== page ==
Don't believe Gerber. Powdered milk is not a sufficient supplement for good old breast milk. I refer you to http://kidshealth.org/parent/growth/feeding/breast_bottle_feeding.html for an explanation why. I want to emphasize this line, "The AAP says babies should be breastfed exclusively for the first 6 months." I would take issue with "For many women, the decision to breastfeed or formula feed is based on their comfort level, lifestyle, and specific medical considerations that they might have." The only reason to not breast feed is for a medical consideration. As a mother you have no right to deny your child the benefits of breast feeding. Doing so is selfish at best. This is not to say you should never give your child formula. Keep some on you just in case you have to feed your baby and breast milk is not available or impractical. I do believe you should be prepared to breast feed in public, like when dad is out for a longer period of time with the child than unrefrigerated milk will allow for. This is becoming more and more acceptable again. A good blanket makes this more comfortable. I think this is a matter of personal preference though.


Get yourself a good quality breast pump. Don't let price dictate which one you think is best. Ask your ob-gyn about the different models. You definitely want to go with an electric pump unless you have wrists of adamantium (which you don't btw.)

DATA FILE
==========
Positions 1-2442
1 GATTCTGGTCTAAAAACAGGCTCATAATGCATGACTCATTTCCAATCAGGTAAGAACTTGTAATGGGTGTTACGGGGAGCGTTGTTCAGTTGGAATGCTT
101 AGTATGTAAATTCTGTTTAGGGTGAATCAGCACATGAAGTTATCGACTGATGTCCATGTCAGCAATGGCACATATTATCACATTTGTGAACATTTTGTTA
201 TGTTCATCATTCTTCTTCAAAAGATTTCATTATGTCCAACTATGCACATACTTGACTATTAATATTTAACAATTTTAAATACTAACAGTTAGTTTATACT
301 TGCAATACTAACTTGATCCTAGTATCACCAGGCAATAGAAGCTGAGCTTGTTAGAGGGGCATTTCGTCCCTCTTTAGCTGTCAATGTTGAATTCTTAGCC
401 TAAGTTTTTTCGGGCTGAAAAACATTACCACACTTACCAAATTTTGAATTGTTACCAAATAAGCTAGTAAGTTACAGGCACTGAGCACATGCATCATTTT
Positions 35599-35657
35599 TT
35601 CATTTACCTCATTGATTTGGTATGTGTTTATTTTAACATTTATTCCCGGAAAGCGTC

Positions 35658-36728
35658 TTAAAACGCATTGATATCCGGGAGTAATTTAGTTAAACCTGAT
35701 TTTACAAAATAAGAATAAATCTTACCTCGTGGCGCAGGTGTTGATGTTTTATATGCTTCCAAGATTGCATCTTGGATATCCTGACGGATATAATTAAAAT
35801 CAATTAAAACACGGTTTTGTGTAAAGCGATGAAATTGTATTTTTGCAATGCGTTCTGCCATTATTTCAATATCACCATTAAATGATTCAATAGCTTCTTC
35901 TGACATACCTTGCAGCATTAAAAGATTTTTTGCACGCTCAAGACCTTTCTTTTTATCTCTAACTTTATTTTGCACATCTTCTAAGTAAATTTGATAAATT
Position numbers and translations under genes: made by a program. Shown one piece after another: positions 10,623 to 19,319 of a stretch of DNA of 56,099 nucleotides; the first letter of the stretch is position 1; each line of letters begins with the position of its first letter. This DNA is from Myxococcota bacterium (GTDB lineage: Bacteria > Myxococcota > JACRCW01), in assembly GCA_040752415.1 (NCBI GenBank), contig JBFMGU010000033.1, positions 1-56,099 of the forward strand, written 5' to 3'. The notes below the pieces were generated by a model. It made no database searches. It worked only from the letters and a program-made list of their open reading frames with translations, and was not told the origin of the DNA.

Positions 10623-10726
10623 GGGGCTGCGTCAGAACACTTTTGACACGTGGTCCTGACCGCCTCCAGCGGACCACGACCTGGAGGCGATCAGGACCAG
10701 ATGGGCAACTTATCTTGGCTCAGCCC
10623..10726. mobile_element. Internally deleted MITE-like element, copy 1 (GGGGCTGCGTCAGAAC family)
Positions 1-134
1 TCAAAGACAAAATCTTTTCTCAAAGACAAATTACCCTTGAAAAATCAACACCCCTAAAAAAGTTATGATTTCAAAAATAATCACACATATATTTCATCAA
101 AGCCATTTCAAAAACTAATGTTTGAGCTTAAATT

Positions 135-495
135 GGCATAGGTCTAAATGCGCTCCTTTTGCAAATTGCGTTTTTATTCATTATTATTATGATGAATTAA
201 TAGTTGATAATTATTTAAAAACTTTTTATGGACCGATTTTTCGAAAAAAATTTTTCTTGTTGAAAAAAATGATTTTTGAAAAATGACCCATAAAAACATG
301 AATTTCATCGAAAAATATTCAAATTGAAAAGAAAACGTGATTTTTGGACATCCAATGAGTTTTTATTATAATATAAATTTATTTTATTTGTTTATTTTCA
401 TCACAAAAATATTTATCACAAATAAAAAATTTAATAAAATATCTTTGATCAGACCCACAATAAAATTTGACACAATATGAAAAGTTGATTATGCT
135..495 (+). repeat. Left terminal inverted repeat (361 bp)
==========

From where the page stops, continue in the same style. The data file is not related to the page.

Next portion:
On that same note, get a food processor and be prepared to make your own baby food. If you don't think this is important, go buy a jar of baby food, like peas, and eat it. You will notice that it doesn't actually taste like peas, Then get the green beans or the carrots. Yep, they all taste the same, like water mixed with flour. You should be respectful enough to your child to feed them good foods. They are more likely to take to green vegetables and other good foods if they actually taste good. Don't worry about those fancy baby-food cook books. They are nonsense. Simply steam the vegetables, throw them in a blender and then put them in containers. We found it necessary to buy some Gerber food to keep in our diaper bag for those times we didn't expect to be out. We would use the empty containers to store our food. What I would do is keep them in the freezer and just have enough thawed at a time to last two days. Each day I would take out a days worth and that would make sure we had a good supply in the freezer and a good supply ready to go. Another trick is to put the food in ice-cube trays and they can more easily be thawed by sitting in a container that is sitting in hot water. Never microwave the food you make, it kills many of the nutrients. So my original point was that you should get a quality food processor. When you are making a lot of food at once a good food processor can make the difference between a pleasurable experience and frustration.